Posted April 16, 2020 09:50:36 The state is spending millions of dollars to overhaul its system of public safety prisons to make it more efficient and effective.
It’s part of a $6 billion federal prison overhaul.
The Idaho Public Defender’s Office says that since taking office in 2019, Gov.
Brad Plank has invested more than $1.8 billion in corrections, prisons, health care, rehabilitation, and public safety in the state.
The changes include the establishment of a new department of corrections, the creation of a department for inmates and the creation and funding of a Department of Public Safety.
Plank also directed the state to invest more than 2 billion dollars in the Idaho Corrections Authority, which will oversee the state’s corrections programs.
The new department will work closely with the state prison system to better meet the needs of Idahoans.
Plack said he is also calling for more reforms for mental health services.
He also says that the state is moving away from mandatory life sentences for low-level drug offenders to a life sentence, which would allow for offenders to receive parole and community supervision if they meet certain criteria.
In 2017, the state approved the use of mandatory life without parole for drug offenders who are convicted of the same felony as a prior murder, assault, armed robbery, sexual assault, or kidnapping conviction.
That means that offenders convicted of murder, sexual abuse, and kidnapping have a lifetime of mandatory incarceration.
This would be an exception for a person convicted of a felony, but not a felony for the crime for which they were sentenced, according to Plank.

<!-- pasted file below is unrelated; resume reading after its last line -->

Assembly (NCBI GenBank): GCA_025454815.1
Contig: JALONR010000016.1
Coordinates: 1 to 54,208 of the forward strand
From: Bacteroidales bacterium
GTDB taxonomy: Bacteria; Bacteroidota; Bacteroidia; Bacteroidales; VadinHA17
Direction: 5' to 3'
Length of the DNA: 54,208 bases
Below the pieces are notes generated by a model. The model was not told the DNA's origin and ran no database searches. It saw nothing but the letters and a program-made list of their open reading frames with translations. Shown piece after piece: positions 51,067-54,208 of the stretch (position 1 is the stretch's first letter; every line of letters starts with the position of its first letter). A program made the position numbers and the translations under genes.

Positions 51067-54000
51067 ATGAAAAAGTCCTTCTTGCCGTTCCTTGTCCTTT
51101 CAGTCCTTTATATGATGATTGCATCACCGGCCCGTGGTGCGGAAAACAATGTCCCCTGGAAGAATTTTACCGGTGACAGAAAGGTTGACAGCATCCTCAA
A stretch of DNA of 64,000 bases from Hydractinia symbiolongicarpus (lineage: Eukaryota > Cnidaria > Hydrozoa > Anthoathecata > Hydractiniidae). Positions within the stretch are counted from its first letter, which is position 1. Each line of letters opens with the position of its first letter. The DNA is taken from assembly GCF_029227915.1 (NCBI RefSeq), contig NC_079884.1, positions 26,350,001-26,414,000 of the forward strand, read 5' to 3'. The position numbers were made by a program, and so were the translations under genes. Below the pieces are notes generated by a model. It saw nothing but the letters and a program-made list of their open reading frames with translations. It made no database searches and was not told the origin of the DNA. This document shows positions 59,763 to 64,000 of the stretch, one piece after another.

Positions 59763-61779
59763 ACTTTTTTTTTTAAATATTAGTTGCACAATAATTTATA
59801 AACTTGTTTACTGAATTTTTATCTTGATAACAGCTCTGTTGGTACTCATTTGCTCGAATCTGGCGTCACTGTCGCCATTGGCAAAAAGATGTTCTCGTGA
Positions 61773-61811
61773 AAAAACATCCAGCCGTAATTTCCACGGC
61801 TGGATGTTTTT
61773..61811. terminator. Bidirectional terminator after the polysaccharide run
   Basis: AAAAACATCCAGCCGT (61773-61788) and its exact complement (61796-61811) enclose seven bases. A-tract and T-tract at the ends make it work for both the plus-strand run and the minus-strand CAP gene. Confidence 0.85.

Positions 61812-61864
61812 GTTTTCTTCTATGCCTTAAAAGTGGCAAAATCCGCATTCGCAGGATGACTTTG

The governor also said that Idaho would have the second-highest incarceration rate in the nation, behind New Mexico, and that it had the third-highest number of people in prison.
The state also has the second highest incarceration rate for prisoners of color, after California.
As part of its overhaul, the Idaho Public Defense Office has set a goal of increasing prison capacity by 10 percent.
The goal is to have 1,200 inmates in the prison system by 2020.
“The system has not changed that much over the last four years,” said Jodi Wachter, the attorney general of the state, who also heads the office that oversees the corrections system.
“There’s been a lot of changes in the law, but there’s still a lot that needs to change.”
Plank said the new department was created to help improve the public safety system.
The newly created department will focus on reducing recidivism rates, which is the number of prisoners who have completed their sentence.
That number has increased from about 1,500 in 2015 to 2,000 in 2018, according the Idaho Department of Corrections.
Planks goal is also to reduce recidivism by working with mental health professionals, prosecutors, and the courts to help prevent prisoners from reoffending.
“We want to help people who have committed crimes, not make them repeat their crimes,” Plank told The Verge.
“What we’re trying to do is reduce the recidivist rate.”
Plack added that the new office would have a role in the implementation of a law to allow prisoners to vote in elections.
In 2018, Plank signed into law a bill that would allow Idahoans to vote, as long as they were under the age of 18.
The bill also makes it easier for people to get their photo taken with their name on it and their fingerprints taken.
It also gives voters a right to request a photo ID at the polls, so people who are not allowed to vote have to present a government-issued ID.
“This bill will help us prevent felons from re-offending and keep people safe from criminals who are in prison,” Wachters said.
“In the end, it’s going to save taxpayers money.”
Idaho is one of two states in the country that do not have voting rights.
Idaho has been under strict voting restrictions for years, and it is unclear how long the new state legislature will continue to restrict voting rights under the federal Voting Rights Act.
“It is important that our government continues to protect our rights and we continue to make sure that every American has the ability to vote,” Plack told The Huffington Post in 2017.